The Hollis lab is interested in sexual selection and conflict and our research links aspects of behavioral ecology, evolutionary genetics, and computational biology. We study the spectrum of synergistic and antagonistic interactions that occur between males and females over reproduction. Some of these interactions (e.g. female mate choice) may provide benefits at the population level, while others (e.g. male harm to females) impose a conflict load. There is also antagonism occurring at another level in the genome, where variation that contributes to female fitness may harm male fitness, or vice versa, a dilemma which can be resolved by the evolution of sexual dimorphism. With this in mind, we work on several fundamental and interconnected questions:
(1) What is the extent and evolutionary impact of conflict between the sexes?
(2) What are the molecules involved in post-mating interactions between the sexes and what evolutionary forces rule their fate?
(3) How does sexual selection regulate the process of adaptation?
(4) How are differences between the sexes built (and constrained) in the genome?
(5) How does pre- and post-copulatory isolation arise and harden?
To address these questions we use a variety of approaches, but chief among these is experimental evolution. With experimental evolution, replicated populations evolve in manipulated environments and are tracked in real time. Our experimental work mostly uses the fruit fly Drosophila melanogaster, which is easily maintained in the lab and allows us to employ a well-developed genetic toolkit. Most important of all for our purposes, fruit flies have separate sexes and complex behavior and mating interactions.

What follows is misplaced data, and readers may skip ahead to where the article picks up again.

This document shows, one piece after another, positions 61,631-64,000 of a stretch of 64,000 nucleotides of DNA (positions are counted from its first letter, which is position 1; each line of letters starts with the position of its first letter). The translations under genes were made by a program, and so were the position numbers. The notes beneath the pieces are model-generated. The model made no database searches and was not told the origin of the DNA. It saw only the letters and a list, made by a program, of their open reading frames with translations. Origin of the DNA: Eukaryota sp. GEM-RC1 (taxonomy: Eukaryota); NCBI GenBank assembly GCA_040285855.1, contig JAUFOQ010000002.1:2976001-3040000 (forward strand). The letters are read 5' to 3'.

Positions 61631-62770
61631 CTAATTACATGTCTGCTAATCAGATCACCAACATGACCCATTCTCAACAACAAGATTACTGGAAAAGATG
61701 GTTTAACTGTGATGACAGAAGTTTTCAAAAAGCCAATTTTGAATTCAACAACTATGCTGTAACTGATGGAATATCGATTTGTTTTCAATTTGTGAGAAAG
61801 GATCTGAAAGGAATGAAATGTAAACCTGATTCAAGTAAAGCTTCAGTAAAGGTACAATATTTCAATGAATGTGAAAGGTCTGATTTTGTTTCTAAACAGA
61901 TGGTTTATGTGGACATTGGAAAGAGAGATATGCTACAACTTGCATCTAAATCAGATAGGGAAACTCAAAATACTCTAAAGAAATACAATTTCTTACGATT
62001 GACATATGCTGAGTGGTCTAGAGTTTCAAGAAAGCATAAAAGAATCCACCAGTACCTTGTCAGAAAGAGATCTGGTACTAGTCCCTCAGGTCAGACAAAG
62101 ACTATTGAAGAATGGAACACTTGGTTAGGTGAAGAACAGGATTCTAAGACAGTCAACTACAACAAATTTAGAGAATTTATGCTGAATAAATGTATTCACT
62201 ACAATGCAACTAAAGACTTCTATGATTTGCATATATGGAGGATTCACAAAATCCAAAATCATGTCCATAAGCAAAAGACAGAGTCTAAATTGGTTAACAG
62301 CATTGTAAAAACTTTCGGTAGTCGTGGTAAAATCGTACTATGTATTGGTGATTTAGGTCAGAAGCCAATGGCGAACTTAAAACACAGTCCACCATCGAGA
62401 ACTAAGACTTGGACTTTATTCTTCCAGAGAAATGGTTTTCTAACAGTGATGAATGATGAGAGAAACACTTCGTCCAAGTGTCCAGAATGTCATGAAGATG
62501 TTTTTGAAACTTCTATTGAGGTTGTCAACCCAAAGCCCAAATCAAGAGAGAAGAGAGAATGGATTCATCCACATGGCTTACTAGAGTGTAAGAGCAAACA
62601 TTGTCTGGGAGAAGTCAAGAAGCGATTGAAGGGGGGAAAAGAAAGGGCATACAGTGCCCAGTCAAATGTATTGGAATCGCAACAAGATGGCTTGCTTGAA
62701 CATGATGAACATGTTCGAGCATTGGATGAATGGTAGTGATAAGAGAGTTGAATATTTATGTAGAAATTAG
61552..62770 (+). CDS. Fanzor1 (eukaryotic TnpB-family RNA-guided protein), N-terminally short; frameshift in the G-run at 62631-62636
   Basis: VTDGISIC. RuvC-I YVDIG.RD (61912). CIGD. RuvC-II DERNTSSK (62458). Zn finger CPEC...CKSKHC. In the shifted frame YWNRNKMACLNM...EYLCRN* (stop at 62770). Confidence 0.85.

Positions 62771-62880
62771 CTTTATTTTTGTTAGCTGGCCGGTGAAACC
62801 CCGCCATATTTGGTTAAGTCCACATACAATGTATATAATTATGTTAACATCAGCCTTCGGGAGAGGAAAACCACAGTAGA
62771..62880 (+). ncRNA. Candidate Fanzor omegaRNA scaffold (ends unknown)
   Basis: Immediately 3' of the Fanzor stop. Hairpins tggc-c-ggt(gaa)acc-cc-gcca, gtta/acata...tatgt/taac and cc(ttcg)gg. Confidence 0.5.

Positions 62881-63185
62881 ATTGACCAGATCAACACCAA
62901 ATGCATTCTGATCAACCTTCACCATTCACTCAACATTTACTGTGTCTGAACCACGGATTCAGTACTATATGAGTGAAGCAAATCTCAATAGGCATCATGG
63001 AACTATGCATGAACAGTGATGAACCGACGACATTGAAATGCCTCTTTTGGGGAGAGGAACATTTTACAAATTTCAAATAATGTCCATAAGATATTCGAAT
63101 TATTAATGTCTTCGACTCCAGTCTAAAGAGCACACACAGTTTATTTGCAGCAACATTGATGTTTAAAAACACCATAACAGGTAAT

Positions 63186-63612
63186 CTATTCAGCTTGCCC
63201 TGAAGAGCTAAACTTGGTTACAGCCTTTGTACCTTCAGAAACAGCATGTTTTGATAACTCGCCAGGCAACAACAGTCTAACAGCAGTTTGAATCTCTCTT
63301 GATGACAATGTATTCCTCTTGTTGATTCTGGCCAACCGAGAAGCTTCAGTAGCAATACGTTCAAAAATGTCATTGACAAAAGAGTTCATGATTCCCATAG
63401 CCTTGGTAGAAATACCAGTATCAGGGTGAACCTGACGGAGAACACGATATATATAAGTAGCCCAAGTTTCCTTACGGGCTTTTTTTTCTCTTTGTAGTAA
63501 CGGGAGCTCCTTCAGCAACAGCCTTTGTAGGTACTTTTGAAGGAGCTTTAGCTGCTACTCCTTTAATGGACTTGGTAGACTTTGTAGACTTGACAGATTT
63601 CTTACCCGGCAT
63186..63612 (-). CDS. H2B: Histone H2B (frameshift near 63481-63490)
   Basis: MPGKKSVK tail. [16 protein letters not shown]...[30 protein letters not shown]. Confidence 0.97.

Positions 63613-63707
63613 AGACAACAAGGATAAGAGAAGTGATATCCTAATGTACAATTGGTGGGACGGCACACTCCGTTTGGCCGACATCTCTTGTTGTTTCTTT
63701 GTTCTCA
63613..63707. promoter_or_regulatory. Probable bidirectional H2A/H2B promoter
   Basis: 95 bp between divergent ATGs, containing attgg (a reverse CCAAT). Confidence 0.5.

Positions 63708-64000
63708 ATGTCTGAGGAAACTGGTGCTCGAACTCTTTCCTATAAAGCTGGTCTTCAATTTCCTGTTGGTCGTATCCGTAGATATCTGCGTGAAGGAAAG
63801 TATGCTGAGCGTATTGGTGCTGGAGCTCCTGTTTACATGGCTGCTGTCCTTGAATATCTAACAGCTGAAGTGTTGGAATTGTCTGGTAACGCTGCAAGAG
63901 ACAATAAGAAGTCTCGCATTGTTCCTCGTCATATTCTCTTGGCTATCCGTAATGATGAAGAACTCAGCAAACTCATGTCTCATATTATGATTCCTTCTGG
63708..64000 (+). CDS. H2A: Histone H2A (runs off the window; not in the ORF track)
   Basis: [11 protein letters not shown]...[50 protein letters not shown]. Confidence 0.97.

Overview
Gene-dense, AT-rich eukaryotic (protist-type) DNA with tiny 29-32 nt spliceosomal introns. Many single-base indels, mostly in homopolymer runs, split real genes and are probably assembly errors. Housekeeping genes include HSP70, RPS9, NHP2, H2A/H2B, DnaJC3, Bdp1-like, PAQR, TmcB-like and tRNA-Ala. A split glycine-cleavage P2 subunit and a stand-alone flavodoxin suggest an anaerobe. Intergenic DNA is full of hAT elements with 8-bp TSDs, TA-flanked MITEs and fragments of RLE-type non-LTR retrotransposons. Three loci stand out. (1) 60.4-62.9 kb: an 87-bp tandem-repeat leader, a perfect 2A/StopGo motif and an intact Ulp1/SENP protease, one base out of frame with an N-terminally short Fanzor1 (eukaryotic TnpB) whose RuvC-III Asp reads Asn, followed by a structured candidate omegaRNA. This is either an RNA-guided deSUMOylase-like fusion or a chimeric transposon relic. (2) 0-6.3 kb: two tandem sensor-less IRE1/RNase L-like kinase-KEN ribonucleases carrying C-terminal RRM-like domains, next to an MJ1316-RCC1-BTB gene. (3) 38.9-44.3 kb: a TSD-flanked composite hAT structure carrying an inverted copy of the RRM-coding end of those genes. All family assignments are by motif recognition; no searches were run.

The evolutionary change we explore occurs across multiple levels—phenotypes are the most straightforward to assess, but as it has become more tractable our work has increasingly focused on sequence-level changes in the genome and gene expression changes across the transcriptome. We therefore use a combination of genetic tools, genomic and transcriptomic data, and bioinformatic approaches to better understand genetic variation and its relationship to phenotypes and fitness.
We have also worked with several other model systems, including:
– Pseudomonas entomophila, a generalist insect pathogen, in order to ask questions about the sex-specificity of pathogen resistance and how resistance evolves.
– Aedes aegypti, the yellow fever mosquito, to gain an understanding of the components of male mating success and improve insect reproductive control programs.
– Camponotus fellah, the carpenter ant, to ask how social isolation impacts fitness.
– Dictyostelium discoideum, a social amoeba, looking at cycles of antagonistic coevolution.
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